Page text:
NOW TESTING THREE ELECTRIC BUSES
36 - Monk
It's a go !
Three electric buses are now running on the 36 – Monk line. You can easily recognize an electric bus thanks to distinctive colours that illustrate its environmental qualities. You're going to love theses buses:
- Zero GHG emissions
- Quieter ride
- Air conditioned
- Made in Québec
You wonder how these buses can run all day long? It's because they charge in 5 minutes max, at the begining and end of the line using a quick-charging station!
You've tried it? We want to hear about it!
Have you travelled aboard one of our electric buses? What do you think, please share your comments and suggestion.
How does it work? Find out in this video.
City Mobility, testing three electric buses in Montréal
The City Mobility demonstration project was initiated by Volvo Group and its North American division, Nova Bus. The purpose of the program is to bring together the expertise of public and private stakeholders in a joint project to electrify public transportation. City Mobility is present is nine cities and Montréal is the first city in North America to take part in the project.
For Montréal, the City Mobility project means the installation of two quick-charging stations along the 36 – Monk bus route to operate three fully electric Nova buses.
So what comes next ?
The three electric buses and charging equipment will continue to undergo testing until December 31, 2019. This demonstration period will help us learn more about this technology, in light of all electric bus purchases from 2025 on, if the technology is available.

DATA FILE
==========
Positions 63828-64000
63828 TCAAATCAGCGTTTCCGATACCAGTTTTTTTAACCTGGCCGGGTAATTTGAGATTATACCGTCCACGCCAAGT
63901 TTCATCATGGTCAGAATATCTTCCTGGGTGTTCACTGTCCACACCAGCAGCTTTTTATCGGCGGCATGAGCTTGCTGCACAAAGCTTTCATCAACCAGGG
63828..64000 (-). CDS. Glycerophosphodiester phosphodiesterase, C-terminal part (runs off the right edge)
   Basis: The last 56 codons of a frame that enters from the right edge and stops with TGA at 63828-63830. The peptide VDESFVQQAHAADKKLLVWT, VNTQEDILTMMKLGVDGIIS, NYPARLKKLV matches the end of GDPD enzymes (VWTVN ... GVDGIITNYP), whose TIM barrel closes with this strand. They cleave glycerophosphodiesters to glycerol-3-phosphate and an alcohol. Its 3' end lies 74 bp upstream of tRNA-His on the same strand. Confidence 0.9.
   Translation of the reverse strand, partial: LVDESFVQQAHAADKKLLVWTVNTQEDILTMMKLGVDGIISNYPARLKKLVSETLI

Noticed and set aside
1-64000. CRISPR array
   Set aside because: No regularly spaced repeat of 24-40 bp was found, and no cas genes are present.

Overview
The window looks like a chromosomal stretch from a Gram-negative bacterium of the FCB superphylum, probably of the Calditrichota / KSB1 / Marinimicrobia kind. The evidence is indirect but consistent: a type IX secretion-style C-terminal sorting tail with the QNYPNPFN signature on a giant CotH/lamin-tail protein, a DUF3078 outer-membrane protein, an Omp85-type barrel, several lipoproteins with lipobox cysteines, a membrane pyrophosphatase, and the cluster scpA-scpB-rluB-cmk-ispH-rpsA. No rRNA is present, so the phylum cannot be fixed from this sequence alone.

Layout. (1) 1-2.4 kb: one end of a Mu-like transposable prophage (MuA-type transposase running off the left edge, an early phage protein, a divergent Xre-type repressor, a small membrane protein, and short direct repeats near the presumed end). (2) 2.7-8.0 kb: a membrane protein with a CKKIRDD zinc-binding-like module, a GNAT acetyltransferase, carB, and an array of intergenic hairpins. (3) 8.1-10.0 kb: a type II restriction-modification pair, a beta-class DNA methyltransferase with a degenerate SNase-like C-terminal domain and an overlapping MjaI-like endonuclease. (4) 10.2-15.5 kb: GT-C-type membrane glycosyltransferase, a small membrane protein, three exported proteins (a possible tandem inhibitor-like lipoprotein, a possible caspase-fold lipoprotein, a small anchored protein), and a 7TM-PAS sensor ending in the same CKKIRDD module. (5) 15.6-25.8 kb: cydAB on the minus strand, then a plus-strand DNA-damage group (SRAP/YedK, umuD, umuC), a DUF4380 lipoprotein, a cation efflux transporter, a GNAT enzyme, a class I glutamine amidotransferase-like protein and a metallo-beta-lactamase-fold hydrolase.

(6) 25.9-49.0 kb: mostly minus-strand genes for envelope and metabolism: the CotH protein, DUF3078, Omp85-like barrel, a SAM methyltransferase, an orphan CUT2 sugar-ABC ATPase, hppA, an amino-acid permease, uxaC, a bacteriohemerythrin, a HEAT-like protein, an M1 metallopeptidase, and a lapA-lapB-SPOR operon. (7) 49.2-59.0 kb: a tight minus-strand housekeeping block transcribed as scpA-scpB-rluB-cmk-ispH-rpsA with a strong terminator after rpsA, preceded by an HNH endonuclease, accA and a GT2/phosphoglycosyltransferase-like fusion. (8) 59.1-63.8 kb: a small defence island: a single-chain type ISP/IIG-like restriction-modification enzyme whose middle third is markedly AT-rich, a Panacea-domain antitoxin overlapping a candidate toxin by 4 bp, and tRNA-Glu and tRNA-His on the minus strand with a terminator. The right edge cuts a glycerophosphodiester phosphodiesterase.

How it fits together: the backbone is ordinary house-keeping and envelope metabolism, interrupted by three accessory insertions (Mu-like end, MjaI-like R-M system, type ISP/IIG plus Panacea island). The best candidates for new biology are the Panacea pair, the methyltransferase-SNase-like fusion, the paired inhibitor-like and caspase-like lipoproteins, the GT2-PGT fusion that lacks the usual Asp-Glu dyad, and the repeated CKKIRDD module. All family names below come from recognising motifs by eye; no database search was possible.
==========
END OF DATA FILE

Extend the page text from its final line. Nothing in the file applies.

You have questions, we have answers!
NO, electric buses will only be operated on the 36 – Monk bus line, as the quick-charging stations are located at each end of the line.
Prior to choosing this method, a number of studies were conducted. We had to take several criteria into consideration in order to test a technology that met every aspect of our operating environment, for example, the transit experience for customers and drivers, service planning and delivery, maintenance, and more. Quick-charging technology using a pantograph is a proven method in Europe and it matches well with our needs, in addition to having proven itself under winter conditions.
How does it work?
It’s a simple manœuvre: once the bus pulls up at its stop and into position below the recharging station, the pantograph extends and lowers itself next to the roof of the bus. Through conduction, the batteries of the bus are recharged. Once done, the arm retracts itself and the bus turns around for its next run. The bus will charge up its batteries again at the other end of the line, over and over again, throughout the day. At night, buses are plugged into slow recharging stations that allow the batteries to be fully recharged.
Montréal’s City Mobility project has a $16.7 M budget, with $11.9 M in financial support from the Québec Ministry of Transport, Sustainable Mobility and Transportation Electrification, $100,000 from Hydro-Québec and a $4.7 M contribution from STM. Further making this project possible, Volvo and Nova Bus have invested $8 M into research and development of an electric bus transportation system.
Cité Mobility in images
- The electric buses with their distinctive imagery
- The first 100% electric bus (December 2016)
- Square Victoria: installation of a quick-charging station (December 2016)
The pantograph (the red equipment)
- Slow charging station